On Thursday, China made a quick tactical move against the trilateral security partnership of the US, UK, and Australia to gain control over the Indo-pacific region by joining a regional economic pact with the nations in the theatre that was ignored by Washington.
The U.S. was trying to build up an alliance network including India and Japan. The latest move was to provide nuclear submarines to Australia to strengthen axis points in the Indo-Pacific region, White House officials said.
China took a move of increasing its economic influence program to the nations in this region called CPTPP, Comprehensive and Progressive Agreement For Trans-Pacific Partnership which was rejected by former President Donald Trump in 2017, a multinational trade agreement.
A number of successive US administrations wanted to have a closer look in Asia, considered as a “rising threat” including aggression of Beijing.
The Obama administration initiatives with mixed success were covered with wars in Iraq and Afghanistan. The Trump administration applied tariffs on Chinese goods where it found India as an ally against China in the Indo-Pacific security alliance.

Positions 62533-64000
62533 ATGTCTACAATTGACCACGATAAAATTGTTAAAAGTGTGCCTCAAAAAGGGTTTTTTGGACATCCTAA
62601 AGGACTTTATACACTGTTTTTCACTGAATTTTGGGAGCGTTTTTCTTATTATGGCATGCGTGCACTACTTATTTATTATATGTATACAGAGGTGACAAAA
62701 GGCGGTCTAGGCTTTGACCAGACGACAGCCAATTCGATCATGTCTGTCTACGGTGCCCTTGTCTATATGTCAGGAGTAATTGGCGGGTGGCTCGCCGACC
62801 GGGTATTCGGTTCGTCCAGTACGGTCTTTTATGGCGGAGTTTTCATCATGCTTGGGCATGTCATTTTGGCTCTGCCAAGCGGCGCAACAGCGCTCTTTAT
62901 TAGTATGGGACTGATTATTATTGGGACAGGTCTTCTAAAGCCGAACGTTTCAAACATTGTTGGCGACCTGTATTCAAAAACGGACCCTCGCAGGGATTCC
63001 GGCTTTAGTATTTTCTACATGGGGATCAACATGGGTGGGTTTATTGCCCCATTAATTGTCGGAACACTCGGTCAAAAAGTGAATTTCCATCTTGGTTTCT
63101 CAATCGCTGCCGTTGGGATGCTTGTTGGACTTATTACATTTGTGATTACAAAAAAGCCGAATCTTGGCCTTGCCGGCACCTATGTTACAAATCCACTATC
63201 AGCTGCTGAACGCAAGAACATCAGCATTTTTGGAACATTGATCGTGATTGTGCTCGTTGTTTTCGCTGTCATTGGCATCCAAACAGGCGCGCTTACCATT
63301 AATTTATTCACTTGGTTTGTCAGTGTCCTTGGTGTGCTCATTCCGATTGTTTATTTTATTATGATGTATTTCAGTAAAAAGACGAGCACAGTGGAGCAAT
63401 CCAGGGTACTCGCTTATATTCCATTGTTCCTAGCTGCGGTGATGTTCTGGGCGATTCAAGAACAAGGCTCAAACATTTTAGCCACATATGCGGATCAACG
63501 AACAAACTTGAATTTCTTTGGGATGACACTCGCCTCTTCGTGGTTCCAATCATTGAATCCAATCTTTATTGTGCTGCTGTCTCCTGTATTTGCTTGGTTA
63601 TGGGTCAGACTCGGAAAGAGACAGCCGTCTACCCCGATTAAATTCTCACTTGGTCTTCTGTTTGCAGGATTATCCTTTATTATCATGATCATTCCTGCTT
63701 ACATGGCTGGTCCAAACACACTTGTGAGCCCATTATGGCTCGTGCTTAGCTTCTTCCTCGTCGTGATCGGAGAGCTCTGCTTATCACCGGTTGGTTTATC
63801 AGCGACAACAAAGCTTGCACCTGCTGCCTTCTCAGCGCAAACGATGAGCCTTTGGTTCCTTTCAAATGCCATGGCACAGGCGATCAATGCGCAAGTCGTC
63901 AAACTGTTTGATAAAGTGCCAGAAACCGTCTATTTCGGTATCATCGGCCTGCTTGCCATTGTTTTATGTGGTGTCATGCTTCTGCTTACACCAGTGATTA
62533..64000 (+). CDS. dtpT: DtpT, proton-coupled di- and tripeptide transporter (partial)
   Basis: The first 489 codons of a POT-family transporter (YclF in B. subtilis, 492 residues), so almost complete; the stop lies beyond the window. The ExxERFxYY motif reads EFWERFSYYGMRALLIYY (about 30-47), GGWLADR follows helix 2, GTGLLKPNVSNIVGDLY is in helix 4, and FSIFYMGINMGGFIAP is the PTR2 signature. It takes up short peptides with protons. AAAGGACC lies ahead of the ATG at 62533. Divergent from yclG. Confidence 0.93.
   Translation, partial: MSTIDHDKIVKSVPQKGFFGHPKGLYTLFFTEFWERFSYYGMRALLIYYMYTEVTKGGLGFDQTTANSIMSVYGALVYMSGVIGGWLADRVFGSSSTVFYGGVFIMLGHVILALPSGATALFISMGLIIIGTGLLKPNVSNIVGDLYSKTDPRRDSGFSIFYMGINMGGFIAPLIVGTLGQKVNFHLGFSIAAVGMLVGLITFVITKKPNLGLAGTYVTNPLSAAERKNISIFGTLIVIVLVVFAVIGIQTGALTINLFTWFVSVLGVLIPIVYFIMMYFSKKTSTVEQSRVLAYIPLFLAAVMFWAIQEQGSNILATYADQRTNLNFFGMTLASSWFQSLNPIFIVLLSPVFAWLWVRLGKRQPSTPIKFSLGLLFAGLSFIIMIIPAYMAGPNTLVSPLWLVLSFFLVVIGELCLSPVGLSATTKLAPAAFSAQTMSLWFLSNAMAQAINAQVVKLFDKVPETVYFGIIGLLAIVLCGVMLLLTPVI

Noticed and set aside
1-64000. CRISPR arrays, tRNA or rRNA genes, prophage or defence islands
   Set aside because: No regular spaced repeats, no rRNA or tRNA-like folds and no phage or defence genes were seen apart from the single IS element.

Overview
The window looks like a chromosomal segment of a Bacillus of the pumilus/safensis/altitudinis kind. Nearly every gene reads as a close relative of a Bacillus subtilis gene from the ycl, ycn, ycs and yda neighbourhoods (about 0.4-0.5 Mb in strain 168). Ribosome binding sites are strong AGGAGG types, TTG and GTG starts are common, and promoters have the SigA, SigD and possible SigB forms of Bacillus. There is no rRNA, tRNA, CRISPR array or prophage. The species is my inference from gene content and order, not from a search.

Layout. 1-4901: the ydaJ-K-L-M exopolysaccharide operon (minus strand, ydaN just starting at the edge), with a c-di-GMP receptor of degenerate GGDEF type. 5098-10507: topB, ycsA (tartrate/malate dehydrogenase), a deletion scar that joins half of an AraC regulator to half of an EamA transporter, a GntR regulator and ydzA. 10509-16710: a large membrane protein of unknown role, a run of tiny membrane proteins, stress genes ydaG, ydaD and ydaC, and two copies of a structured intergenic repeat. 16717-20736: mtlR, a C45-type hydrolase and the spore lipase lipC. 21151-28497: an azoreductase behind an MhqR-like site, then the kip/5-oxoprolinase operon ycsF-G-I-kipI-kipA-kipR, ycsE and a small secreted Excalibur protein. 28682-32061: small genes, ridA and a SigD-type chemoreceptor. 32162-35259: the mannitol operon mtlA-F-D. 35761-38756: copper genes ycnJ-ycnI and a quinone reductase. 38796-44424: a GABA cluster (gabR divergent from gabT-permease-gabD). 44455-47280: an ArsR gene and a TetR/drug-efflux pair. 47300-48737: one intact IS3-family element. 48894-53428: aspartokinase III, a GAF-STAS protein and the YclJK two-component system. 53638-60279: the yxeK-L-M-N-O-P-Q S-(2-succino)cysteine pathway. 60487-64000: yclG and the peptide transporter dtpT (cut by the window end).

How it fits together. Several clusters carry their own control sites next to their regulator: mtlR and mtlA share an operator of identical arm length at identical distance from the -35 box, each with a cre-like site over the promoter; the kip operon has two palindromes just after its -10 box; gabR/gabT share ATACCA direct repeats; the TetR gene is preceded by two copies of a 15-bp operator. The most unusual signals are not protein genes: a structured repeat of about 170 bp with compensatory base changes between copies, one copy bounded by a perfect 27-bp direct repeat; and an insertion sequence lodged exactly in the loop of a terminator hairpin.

The Biden administration is aiming for competition with China and Russia rather than involving in global counter-terrorism actions as it pulled out troops from Afghanistan.
As if, their strategy to provide nuclear submarines to Australia is criticized by China as “extremely irresponsible” and “outdated Cold War zero-sum mentality,” however, US officials claimed the submarines are “not armed with nukes.” France also slammed the deal as a “stab in the back” as Australia rejected a multibillion-dollar submarine deal with France.
Bottom Line: China replied promptly with its own economic program CPTPP in Indo-pacific theatre against the US deal to provide Australia with nuclear submarines to strengthen its hold in this region.